*CW: discussion of disordered eating
Over the past ten years I have starved and binged and purged, lost handfuls of hair down the drain, and unwittingly encouraged my eight-year-old cousin to shove her Cheerios away. “Not hungry,” she tells me proudly, our stomachs grumbling in sync. What a role model.
I have gulped litres of water to skew mandatory weigh-ins. I have scratched the back of my throat with a toothbrush until I spat blood. I have spent hundreds of dollars a week on regurgitated feasts, and lied to loved ones through the eroding enamel of my teeth.
I have no sense of who I am or what I want. But at least I’m thin.
Slowly, painfully, I’m beginning to understand the futility of disordered eating, both as a coping mechanism for underlying personal anxieties and as a protest against our culture’s misogynistic beauty ideals.
This insight derives from a hobby I share with countless other young women who suffer from anorexia and bulimia. We read. In the absence of food, we devour autobiographies, self-help books, photographic essays and academic texts – anything that might give us an identity, a cure, a good enough reason to live.
According to Marya Hornbacher, the Pulitzer Prize-nominated author of Wasted, an eating disorder is a bundle of deadly contradictions: a desire for power that strips you of all power, a gesture of strength that divests you of all strength. “When you cannot say who you are or where you’ve been,” she writes, “when you’ve reduced yourself to no more than a skeleton with a bunch of puzzling awards, you cannot even begin to have a sense of yourself as a whole person.”
As a 22-year-old who has spent irrecoverable hours slumped over splattered, rancid toilet bowls, I would do anything I could to prevent others from experiencing such virulent self-loathing. That’s what this is about. An eating disorder is a severe, disabling, sometimes fatal mental illness. It’s also a choice. I want to explain what it is that you, your daughter, your best friend, your mentor stands to lose by nibbling the occasional lettuce leaf, downing the bottle of ipecac.
Among other valuables, your self.
In 2006, American photo-journalist Lauren Greenfield released a documentary film and companion book exploring the personal struggles of eating disorder patients at Florida’s Renfrew Centre. In the introduction to Thin, Greenfield notes that “the way girls present, decorate, reveal, and manipulate their bodies is a reflection of society’s conflicting messages and expectations of women.” The paradox in physical form.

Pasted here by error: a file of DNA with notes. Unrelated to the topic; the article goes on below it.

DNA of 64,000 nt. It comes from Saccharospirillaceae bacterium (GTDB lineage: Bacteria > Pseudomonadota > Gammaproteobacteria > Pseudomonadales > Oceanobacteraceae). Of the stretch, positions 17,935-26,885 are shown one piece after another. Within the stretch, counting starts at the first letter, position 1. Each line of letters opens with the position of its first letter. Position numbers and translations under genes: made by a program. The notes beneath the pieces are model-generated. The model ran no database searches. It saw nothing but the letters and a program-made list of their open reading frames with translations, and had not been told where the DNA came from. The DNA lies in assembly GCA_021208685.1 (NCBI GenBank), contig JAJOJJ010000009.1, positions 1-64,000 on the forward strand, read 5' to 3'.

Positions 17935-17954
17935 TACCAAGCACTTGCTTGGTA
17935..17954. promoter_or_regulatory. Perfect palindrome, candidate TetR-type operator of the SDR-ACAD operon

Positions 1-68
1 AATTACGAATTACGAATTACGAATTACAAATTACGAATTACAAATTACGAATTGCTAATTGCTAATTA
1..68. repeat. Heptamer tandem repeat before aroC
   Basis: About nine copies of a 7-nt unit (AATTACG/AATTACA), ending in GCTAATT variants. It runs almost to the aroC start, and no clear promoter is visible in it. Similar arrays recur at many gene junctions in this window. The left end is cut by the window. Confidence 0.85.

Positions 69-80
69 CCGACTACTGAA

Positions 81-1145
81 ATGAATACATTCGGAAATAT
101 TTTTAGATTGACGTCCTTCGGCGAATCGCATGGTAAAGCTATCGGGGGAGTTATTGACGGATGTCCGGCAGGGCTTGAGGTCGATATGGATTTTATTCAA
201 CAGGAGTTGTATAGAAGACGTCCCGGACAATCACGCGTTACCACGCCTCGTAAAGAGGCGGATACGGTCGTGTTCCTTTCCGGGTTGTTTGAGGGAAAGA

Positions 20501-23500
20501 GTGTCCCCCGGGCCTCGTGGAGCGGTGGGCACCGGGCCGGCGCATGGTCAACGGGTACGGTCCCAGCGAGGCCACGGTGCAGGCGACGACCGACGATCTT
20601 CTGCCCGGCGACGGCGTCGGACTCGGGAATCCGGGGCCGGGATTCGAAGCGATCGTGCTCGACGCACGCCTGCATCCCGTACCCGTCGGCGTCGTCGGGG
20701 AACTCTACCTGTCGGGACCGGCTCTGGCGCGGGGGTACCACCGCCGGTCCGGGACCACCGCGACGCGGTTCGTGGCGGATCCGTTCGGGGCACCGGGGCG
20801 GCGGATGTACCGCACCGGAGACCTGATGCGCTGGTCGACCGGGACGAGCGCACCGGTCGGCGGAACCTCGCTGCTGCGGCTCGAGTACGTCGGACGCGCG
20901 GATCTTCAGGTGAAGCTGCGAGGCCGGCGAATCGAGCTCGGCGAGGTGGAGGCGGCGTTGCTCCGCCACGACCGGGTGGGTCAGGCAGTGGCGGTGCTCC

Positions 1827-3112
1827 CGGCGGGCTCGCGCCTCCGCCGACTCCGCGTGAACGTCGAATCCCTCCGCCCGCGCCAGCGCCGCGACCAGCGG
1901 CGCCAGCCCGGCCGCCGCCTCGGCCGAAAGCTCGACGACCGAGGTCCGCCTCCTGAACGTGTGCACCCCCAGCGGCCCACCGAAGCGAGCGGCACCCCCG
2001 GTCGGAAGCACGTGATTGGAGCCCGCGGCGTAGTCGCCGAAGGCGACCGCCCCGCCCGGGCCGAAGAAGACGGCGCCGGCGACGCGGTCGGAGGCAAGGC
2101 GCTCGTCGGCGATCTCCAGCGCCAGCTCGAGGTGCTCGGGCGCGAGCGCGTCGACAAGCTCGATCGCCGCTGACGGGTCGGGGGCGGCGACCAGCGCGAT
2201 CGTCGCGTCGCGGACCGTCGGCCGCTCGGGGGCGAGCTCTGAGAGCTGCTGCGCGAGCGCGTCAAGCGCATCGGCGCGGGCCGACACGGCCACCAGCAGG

Consumer culture urges us to indulge our desires while simultaneously glamorising self-discipline. Creamy chocolate mousse competes with gut-busting diet pills for our wallets and souls, seducing us from consecutive pages in the most popular women’s magazines. It’s hard to hold onto the middle ground in this vicious tug-of-war; much easier to stop struggling, let go of the rope and slip into disorder.
Kathy was a patient at Renfrew whose emaciated, prematurely withered body bore the brunt of society’s punishing dualisms. Then 48, Kathy suffered from debilitating osteoporosis and had lost all of her teeth due to malnutrition. “I’ve had my eating disorder for 33 years,” she said. “I just thought it was the thing to do, part of the whole hype of, you’ve got to stay thin to look good. And now I look like hell. Right now, I’m a 15-year-old girl trying to grow up to be a 48-year-old woman, and I’m not there by a long shot. I’m not even 20 years old yet.”
A tragic fate befalls the girl who stays at home, starving or vomiting or binging, terrified of the challenges outside her door. In the words of Kim Chernin, feminist activist and former anorectic, “her life will narrow… her growth as a human being will cease and in place of all her other strivings and idealisms, she will develop the one, sole, obsessive ideal of becoming thin.” Soon, she cannot imagine a world beyond her plate.
The Eating Disorders Association of Queensland (based in Brisbane, Australia) reports that 0.5 to 1.0 percent of young women develop anorexia nervosa. Significant weight loss due to self-starvation characterises the illness, often with serious physical and psychological complications. The medical effects of anorexia can include hypothermia, brain dysfunction, impaired heartbeat, muscle and cartilage deterioration, loss of bone density, and infertility. Of all mental illnesses, anorexia has the highest mortality rate – death due to physical complications or suicide.